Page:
After the fire, Alexander hired local architect Henry Satterly Bill to design a house similar to the Victorian-style frame house that was destroyed. During demolition, an attempt was made to bring down the brick cabin, but it didn’t budge, so it was incorporated into the new house as a long living room and features a fireplace at each end. It remains today, at the back of the house. The room is sophisticated-cozy with leather and linen furnishings, and a large, black lantern hanging in the center, while the salvaged walnut fireplace mantles, chair rails, and window frames add warmth all around. An antique walnut door at one end leads to a spacious screened-in porch with views of the wooded acreage. 

“My favorite part of the house is [this] great room,” Ed says. “Because this is the whole original house and we have managed to restore it to its original form.” 

Tons of Historic Charm

The enormous brick home’s six white pillars welcome guests to linger on the stately front patio before entering the front door into the foyer, where the historic charm is on full display. Directly to the right is the entrance to the parlor, and to the left is the entrance to a long dining room and kitchen. A set of stairs with an original banister and rails on the right side of the foyer winds up to the second story through a curved opening in the ceiling that is still trimmed with original molding.

An original 1930s papier maché light fixture medallion adorns the ceiling here, and in several places throughout the home. A large lantern hangs over the stairs to match the one in the great room at the back of the house. Straight ahead, a tall, arched doorway leads down a hallway to the great room. The parlor today serves as another living space, which is furnished in understated neutrals, including a sleeper sofa for guests. The crown jewel of the parlor is the marble fireplace, the mantle of which was salvaged from a demolished Boonville home.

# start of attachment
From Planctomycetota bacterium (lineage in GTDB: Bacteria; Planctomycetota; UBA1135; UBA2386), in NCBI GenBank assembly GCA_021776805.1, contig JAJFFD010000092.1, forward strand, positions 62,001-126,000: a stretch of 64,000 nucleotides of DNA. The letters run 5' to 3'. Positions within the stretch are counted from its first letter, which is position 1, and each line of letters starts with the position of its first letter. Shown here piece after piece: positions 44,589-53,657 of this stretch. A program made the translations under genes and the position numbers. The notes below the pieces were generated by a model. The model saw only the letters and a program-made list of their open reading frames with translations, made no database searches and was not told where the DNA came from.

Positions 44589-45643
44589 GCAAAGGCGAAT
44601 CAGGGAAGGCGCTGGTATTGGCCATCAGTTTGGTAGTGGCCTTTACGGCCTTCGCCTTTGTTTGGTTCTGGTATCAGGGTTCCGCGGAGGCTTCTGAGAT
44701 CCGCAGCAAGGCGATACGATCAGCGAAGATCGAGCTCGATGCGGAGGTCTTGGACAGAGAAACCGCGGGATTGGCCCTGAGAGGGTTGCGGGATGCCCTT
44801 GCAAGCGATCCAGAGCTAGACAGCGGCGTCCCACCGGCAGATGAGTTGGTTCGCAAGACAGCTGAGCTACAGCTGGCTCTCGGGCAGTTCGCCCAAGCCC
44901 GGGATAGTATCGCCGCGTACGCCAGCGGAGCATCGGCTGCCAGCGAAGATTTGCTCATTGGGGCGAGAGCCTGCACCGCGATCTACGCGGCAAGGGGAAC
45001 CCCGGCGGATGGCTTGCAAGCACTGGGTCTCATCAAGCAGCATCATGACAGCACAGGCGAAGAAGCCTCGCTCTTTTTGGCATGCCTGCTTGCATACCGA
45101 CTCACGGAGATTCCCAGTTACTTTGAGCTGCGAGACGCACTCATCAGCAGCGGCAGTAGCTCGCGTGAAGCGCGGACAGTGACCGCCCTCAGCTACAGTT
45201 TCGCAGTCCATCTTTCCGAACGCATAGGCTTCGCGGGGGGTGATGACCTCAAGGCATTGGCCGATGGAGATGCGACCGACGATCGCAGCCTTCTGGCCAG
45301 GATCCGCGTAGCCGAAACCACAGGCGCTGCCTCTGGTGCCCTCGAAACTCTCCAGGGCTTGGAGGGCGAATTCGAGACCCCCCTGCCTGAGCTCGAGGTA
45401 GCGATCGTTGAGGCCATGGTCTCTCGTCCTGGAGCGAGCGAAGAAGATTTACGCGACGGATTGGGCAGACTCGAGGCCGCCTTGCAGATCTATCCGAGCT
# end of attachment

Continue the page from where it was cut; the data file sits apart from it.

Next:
The kitchen is timeless in all-white with stainless steel appliances. Ed and Yang tore down the wall that separated the dining room and kitchen, which had made the kitchen an extremely small galley style. What had once been the front of the kitchen is now an island with bar seating on the dining room side. The dining room boasts a long, narrow table that seats up to eight. The space is bathed in ample natural light from the home’s many windows.

“My favorite part of the house is the renovated open-plan kitchen and dining area because it allows families to stay together during meals,” Yang says. “And of course, I love cooking and it’s got a spacious modern kitchen.” 

The upstairs houses four spacious bedrooms with dark walnut bedframes. With the sleeper sofa in the parlor, the Airbnb property sleeps 12, with lots of room to spread out. The backyard offers a magical respite with its enormous brick terraced patio that leads out to a charming pergola with inviting white curtains and lights.

It’s not just an enticing place to sit outside on a beautiful day — it has also been a popular wedding spot, especially during Covid-19. The photo gallery on the Airbnb listing includes pictures of a few weddings; not only is the outside perfect for getting hitched, but the staircase in the foyer gives the bride a chance to descend the stairs like royalty.

Ed and Yang relied on the expertise of contractor Stephen Ketchum of Ketchum-Up Services for the renovation, Studio Home for interior design, and Korte Tree Care for cleaning up brush and tackling the massive project of thinning the trees in the front yard. 

If you need a short-term rental for a special occasion or a stay-cation, Ed and Yang are Airbnb superhosts who make a point of meeting each of their renters and doing what they can to personalize their stay. A one-night stay runs from $800 to $1,200 per night for the entire luxury home.